We love you! Stay strong and positive! You are one of the best people ever! I hope you have an amazing birthday! I hope you come back soon! You are the dearest friend. You are nice and caring! I hope you have a fantastic day when we get to see you again. The best girl in the world.

Helpers.

* * * * * * *

Jesse and Nick attended the nature preschool operated by the local Audubon center. Jesse was a very challenging little preschooler, but somehow we built strong bonds with a few of the teachers there, amazing women who opened doors in my heart as a parent and allowed me to see Jesse in many different ways than what came naturally to me.

One of these teachers shares a birthday with Jesse. Last summer, after hearing about some of Jesse’s struggles, she reached out and took Jesse for a hike and filled her cup. Just last week she touched base to share love and hope — eight years after she became Jesse’s teacher. Another preschool teacher sent me a note last week as well, full of love and empathy, and reminders of how precious and unique a child Jesse is.

I was reduced to tears, though the feelings welling up were inchoate. Somewhere in the range of gratitude, awe, and relief. I don’t know what I ever did to deserve this kind of support, but I know what Jesse did. She has always walked with her curious eyes wide open, engaged and conscious — which may explain why life terrifies her so much.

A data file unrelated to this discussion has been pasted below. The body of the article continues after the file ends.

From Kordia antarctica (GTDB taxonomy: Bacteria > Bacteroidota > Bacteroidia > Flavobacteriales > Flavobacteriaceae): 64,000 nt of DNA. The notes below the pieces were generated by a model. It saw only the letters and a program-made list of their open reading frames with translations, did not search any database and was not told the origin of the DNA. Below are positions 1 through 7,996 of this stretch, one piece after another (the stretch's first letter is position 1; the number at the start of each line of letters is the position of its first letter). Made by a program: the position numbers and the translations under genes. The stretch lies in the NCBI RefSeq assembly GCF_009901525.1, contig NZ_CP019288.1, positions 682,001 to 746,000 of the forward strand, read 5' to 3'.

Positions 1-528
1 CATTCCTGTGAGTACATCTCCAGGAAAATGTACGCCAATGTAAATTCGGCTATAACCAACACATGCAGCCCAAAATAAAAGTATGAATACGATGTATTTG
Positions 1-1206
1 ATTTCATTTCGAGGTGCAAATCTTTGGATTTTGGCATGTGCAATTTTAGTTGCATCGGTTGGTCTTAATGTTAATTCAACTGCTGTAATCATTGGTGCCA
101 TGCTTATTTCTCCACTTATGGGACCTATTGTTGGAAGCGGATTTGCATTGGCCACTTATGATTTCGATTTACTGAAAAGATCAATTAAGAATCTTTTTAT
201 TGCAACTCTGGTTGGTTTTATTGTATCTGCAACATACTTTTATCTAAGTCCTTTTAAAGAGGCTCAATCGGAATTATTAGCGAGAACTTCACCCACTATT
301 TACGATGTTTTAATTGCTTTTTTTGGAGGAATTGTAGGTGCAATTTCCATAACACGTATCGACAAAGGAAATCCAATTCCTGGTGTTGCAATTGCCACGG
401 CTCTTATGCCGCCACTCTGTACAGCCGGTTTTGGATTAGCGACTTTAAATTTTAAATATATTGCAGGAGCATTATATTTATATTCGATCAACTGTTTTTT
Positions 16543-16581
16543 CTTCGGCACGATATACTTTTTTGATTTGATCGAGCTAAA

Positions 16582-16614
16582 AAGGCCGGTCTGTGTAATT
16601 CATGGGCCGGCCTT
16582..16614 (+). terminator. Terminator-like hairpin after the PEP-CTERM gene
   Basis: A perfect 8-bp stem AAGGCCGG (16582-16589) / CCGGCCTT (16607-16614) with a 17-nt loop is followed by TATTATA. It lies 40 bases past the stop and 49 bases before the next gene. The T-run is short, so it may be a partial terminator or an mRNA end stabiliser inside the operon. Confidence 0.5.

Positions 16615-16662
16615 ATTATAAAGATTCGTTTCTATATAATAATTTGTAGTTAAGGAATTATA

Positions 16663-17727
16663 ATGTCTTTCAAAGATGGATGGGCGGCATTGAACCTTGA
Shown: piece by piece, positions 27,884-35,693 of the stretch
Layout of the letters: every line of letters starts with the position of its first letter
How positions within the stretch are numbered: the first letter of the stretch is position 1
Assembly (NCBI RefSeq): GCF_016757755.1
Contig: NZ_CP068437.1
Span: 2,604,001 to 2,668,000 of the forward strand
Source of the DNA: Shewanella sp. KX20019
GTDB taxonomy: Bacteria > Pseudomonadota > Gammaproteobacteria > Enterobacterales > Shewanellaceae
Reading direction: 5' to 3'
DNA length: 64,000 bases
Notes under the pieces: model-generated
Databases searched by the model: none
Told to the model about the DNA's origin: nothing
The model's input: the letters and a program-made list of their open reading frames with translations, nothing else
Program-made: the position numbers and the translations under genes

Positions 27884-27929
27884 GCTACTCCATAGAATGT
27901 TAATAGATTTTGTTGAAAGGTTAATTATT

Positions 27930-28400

But anyway, preschool teachers? Maximum helpers, Mr. Rogers style.

* * * * * * *

Anthony’s colleagues, our friends and acquaintances, Facebook friends, distant family, even total strangers who happen to read my blog posts. Everywhere we turn, there’s someone with an encouraging word — you’re making the right choices, don’t give up, Jesse is amazing — or an offer of practical help, like the family that took Nick home from school at the last minute so I could get Jesse to therapy one day. Life savers. My old college mate Jeanne, who declares that she’s the crappiest friend ever — totally wrong, because I’m the crappiest friend ever — sent me a loving and hope-filled note out of the blue. Mates from around the world chuck my figurative shoulder and lend me an emotional hand day by day. Cup-fillers all.